When is a color not a color?
When it’s a functional ingredient all by itself. Consider malt the ultimate example.
BakingBusiness.com, Dec. 1, 2012
by Donna Berry

Some bakery ingredients just so happen to contribute desirable color as well. “Our intensely roasted malted barley and malted wheat ingredients contribute color to baked goods and snacks,” said Judie Giebel, technical services representative, Briess Malt and Ingredients Co., Chilton, WI. “These roasted grains are milled into fine flours and function as insoluble colored compounds that color by dispersion, similar to a pigment. When used in baked goods, they provide a rich, solid, consistent color, the same as any flour. If used in a dilute solution, speckling can occur. In bread and bun applications, these ingredients can be used up to 3% (bakers percentage) for color adjustment.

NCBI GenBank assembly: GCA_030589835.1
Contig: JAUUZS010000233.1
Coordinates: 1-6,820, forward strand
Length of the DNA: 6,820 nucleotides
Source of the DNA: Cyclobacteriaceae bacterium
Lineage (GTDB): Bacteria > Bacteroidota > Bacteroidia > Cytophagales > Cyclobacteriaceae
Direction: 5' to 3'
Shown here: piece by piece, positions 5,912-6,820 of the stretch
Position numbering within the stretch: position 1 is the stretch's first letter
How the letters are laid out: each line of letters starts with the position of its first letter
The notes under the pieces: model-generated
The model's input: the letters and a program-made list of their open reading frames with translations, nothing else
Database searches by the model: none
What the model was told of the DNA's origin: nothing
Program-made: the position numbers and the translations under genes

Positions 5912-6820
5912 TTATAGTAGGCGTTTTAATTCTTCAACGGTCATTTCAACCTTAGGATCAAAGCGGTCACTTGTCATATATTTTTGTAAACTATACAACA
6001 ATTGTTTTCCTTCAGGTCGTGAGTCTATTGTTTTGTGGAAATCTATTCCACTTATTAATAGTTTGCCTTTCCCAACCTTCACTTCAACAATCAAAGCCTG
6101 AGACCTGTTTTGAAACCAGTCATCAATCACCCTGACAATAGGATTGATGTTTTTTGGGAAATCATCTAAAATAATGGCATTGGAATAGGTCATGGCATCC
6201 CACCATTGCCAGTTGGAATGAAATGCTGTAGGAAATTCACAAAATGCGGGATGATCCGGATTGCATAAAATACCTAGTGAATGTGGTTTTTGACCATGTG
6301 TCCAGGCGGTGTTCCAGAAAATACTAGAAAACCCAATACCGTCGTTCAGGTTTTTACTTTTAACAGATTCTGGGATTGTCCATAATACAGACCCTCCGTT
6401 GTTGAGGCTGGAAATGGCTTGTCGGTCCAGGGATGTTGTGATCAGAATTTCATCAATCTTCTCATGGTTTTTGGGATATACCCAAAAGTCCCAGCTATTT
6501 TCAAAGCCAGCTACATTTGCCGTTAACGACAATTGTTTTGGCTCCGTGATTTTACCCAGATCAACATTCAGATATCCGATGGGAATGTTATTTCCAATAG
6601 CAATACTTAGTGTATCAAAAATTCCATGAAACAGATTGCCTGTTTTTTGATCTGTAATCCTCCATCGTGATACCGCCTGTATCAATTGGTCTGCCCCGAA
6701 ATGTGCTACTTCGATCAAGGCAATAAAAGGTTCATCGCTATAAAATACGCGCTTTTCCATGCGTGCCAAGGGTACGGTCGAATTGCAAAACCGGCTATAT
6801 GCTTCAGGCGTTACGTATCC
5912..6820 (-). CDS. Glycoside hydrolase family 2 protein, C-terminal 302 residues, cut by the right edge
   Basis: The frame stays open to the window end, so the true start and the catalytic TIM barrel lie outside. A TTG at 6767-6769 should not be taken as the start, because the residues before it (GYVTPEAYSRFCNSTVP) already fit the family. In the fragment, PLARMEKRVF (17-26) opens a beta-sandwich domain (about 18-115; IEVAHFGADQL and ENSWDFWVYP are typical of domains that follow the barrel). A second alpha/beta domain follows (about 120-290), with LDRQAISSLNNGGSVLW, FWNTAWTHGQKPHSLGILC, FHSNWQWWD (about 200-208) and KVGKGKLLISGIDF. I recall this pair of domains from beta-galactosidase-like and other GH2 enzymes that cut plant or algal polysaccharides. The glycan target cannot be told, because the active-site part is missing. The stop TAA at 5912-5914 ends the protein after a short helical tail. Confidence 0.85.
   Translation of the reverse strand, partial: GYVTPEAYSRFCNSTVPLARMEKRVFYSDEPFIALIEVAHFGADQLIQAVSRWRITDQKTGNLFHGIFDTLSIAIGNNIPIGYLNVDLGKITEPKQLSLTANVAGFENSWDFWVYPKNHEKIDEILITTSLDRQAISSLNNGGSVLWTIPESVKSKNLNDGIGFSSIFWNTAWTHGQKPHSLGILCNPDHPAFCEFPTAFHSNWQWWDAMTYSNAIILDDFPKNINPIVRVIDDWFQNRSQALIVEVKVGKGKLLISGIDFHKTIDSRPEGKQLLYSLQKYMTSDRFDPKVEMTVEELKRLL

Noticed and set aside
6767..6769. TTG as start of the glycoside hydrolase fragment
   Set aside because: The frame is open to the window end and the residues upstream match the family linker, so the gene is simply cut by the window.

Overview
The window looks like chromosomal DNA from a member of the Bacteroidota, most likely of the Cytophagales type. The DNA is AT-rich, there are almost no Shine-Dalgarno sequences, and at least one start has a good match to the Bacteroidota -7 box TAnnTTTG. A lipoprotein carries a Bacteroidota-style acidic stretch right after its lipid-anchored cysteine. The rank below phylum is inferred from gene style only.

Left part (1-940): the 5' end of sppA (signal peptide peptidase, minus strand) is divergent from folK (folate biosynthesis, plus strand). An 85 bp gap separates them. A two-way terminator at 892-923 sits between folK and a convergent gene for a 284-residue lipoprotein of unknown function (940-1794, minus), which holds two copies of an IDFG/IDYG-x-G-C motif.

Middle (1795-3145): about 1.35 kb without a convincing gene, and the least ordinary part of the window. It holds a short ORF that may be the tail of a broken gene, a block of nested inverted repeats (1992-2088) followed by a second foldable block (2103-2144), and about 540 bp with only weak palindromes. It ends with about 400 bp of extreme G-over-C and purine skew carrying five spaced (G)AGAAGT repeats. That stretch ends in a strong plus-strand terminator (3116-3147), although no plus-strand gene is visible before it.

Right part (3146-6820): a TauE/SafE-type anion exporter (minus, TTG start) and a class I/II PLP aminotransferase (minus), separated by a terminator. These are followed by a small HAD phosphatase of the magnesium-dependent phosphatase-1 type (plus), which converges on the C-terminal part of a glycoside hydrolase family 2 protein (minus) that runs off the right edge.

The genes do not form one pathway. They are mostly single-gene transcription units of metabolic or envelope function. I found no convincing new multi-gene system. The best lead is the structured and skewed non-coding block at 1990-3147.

“Bakers can achieve golden brown to amber hues with caramel malted barley flours, while deep almost black — think Russian ryes and pumpernickels — can be achieved with black malted flour,” she continued. Roasted grains have no enzyme activity; therefore, they do not interfere with the dough matrix.

“We recently introduced an ingredient line made from intensely roasted malted grains that functions as a partial cocoa replacer,” Ms. Giebel said. “There’s a version that replicates the color and flavor of standard natural cocoa, contributing a warm milk chocolate color. Another provides a light tan to deep golden amber and still another that ranges from deep dark brown to rich black. Bakers are having great success with these in sandwich-style cookies at 20 to 25% cocoa replacement.”